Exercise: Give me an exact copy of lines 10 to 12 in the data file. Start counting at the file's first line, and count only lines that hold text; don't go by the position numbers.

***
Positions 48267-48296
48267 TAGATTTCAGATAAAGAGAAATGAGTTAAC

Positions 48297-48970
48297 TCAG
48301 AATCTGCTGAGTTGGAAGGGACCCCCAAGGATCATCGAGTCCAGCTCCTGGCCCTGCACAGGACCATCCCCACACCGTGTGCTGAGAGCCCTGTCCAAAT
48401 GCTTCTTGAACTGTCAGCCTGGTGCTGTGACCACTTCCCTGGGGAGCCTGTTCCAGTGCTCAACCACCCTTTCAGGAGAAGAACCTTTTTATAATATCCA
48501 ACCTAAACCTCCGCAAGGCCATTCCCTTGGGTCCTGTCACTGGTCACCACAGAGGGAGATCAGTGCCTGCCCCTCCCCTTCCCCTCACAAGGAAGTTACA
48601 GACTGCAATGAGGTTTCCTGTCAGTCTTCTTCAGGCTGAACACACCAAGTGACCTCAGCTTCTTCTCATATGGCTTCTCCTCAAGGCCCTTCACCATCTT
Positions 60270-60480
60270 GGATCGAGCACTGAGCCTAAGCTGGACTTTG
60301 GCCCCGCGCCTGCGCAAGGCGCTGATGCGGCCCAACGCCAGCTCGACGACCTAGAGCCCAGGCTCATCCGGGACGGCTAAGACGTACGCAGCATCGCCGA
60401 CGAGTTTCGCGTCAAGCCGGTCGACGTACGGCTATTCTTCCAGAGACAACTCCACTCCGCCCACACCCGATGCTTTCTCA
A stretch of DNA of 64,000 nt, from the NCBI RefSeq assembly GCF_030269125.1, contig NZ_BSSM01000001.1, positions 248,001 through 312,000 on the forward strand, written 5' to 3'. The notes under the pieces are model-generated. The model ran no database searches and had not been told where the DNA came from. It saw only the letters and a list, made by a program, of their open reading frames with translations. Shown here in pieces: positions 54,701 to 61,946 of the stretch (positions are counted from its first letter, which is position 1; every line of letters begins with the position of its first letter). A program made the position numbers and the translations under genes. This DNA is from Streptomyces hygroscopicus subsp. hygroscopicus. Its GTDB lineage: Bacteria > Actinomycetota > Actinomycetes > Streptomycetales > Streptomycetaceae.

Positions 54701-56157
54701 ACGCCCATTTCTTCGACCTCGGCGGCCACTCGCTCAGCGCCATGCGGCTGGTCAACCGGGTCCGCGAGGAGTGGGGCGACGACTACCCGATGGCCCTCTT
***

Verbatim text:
60270 GGATCGAGCACTGAGCCTAAGCTGGACTTTG
60301 GCCCCGCGCCTGCGCAAGGCGCTGATGCGGCCCAACGCCAGCTCGACGACCTAGAGCCCAGGCTCATCCGGGACGGCTAAGACGTACGCAGCATCGCCGA
60401 CGAGTTTCGCGTCAAGCCGGTCGACGTACGGCTATTCTTCCAGAGACAACTCCACTCCGCCCACACCCGATGCTTTCTCA